On November 28, 2022, the Province passed Bill 23, the More Homes Built Faster Act. The Bill aims to support the province’s goal of getting 1.5 new homes built in Ontario in the next 10 years.

The City’s new housing plan, Growing Mississauga was approved by City Council in March 2023. It represents our pledge to meet the province’s 120,000 housing target for Mississauga.

Mississauga is ready to work with the Province and developers to get housing built. But to grow a city, we need more than new homes. We need new infrastructure, parks and services to build complete communities.

Financial impacts of Bill 23

Ontario’s new legislation, More Homes Built Faster Act, has concerning impacts for Mississauga. Most notably, the Bill decreased the amount of development and parkland fees municipalities can collect. These fees help us to pay for new parks and infrastructure like transit, roads, trails, sewers and more.

It is estimated that Bill 23 changes could result in $885 million in losses over the next decade in Mississauga. In Peel Region, the losses total a projected $2 billion.

Municipal finances audit

Many municipalities, including Mississauga, opposed these changes. We called on the government to reverse the proposed cuts to infrastructure and parkland funding. In response, the province committed to making municipalities “whole” for any losses resulting from Bill 23. Before providing compensation, the province has announced that it will undertake a third-party audit of municipal finances.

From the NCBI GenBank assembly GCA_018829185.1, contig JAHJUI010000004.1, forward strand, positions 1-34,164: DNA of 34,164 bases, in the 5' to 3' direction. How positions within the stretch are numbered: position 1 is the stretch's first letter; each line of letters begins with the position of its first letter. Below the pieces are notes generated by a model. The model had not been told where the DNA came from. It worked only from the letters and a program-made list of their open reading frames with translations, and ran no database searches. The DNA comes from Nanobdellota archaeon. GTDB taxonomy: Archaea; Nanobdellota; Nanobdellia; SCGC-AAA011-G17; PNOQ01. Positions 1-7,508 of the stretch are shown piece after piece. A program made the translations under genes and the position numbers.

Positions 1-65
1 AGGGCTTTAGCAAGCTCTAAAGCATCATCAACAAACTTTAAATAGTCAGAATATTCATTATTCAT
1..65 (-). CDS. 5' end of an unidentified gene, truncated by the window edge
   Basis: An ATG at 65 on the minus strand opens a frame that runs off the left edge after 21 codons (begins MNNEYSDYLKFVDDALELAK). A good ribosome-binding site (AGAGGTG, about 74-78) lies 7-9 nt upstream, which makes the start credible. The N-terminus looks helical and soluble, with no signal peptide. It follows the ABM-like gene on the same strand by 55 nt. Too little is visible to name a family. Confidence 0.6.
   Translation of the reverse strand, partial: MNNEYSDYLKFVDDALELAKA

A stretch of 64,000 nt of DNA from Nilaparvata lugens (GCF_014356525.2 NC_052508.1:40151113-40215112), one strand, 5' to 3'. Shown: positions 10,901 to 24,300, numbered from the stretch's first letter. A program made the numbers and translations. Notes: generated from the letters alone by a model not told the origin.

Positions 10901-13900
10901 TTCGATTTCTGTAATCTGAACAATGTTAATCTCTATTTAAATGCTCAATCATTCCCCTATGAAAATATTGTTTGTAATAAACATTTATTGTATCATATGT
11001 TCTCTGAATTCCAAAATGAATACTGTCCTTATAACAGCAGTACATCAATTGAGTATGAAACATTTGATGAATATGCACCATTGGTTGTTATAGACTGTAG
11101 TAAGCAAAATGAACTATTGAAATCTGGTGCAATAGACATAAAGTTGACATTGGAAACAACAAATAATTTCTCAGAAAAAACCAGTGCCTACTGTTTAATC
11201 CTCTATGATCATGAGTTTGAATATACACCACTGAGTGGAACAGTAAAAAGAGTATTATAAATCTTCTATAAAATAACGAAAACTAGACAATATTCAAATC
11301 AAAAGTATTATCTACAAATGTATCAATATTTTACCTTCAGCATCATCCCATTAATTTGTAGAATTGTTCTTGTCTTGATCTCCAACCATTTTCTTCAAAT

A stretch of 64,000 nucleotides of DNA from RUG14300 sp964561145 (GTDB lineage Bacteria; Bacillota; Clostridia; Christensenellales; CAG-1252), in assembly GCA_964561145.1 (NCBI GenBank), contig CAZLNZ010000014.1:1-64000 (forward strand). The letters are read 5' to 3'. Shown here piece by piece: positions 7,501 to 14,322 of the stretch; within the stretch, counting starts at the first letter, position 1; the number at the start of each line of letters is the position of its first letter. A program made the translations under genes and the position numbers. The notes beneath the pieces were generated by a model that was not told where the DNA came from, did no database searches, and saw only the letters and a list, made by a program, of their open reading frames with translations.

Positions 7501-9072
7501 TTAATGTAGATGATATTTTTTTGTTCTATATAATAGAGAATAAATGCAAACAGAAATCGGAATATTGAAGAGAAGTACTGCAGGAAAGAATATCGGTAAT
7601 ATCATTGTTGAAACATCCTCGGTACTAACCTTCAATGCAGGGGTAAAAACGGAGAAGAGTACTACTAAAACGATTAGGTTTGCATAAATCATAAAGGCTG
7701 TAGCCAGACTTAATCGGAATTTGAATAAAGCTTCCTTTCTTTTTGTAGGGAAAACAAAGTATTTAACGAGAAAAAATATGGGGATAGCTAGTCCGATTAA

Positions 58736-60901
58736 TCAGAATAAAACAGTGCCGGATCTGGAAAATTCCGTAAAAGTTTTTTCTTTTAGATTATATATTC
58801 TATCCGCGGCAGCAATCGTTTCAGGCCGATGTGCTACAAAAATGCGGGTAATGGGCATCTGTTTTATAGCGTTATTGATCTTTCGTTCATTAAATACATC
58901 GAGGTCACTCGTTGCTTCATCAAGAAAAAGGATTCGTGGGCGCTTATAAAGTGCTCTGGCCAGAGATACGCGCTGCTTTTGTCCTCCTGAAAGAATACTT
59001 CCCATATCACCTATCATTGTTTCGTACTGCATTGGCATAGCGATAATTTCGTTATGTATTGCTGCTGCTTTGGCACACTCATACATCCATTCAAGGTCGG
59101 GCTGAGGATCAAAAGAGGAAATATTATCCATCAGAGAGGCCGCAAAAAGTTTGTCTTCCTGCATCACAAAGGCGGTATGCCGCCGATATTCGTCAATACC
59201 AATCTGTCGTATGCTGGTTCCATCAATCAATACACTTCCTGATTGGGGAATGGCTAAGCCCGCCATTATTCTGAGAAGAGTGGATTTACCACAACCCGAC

On May 4, 2023, Mississauga received a letter from the Minister of Municipal Affairs and Housing and a terms of reference for the audit. According to the terms of reference, the audit aims to understand:

  • The estimated impacts of Bill 23 on the City’s finances if we meet or exceed our provincial housing target (120,000 new units over the next 10 years)
  • How the City has managed its finances and service delivery

The audits are expected to begin in July 2023. Mississauga is confident in the City’s financial management practices and will work in cooperation with the provincially-appointed auditors throughout the process.

Mississauga’s financial track record

The City of Mississauga has a long track-record of strong financial management. We have maintained a Triple A credit rating for 19 straight years and won multiple financial management awards, including the Canadian Award for Financial Reporting from the Government Finance Officers Association.

The City also finds savings every year. In 2022, $3.5 million was saved and since 2009, over $77 million in savings has been found. We achieved this through ongoing efficiencies and a commitment to the LEAN program. In fact, as municipal leaders, Mississauga LEAN Office staff have been asked to assist the Ontario government with the implementation of their own LEAN program.

Other impacts

In addition to the almost $1 billion loss in City revenue, Bill 23 has other possible impacts for Mississauga.

  • The province wants to build 1.5 million homes over the next 10 years. Mississauga’s share is 120,000 new homes. However, there’s no process in the bill requiring developers to build homes, even if municipalities have provided approvals and granted discounts.
  • The bill doesn’t require developers to pass any of the savings they may gain onto new homeowners.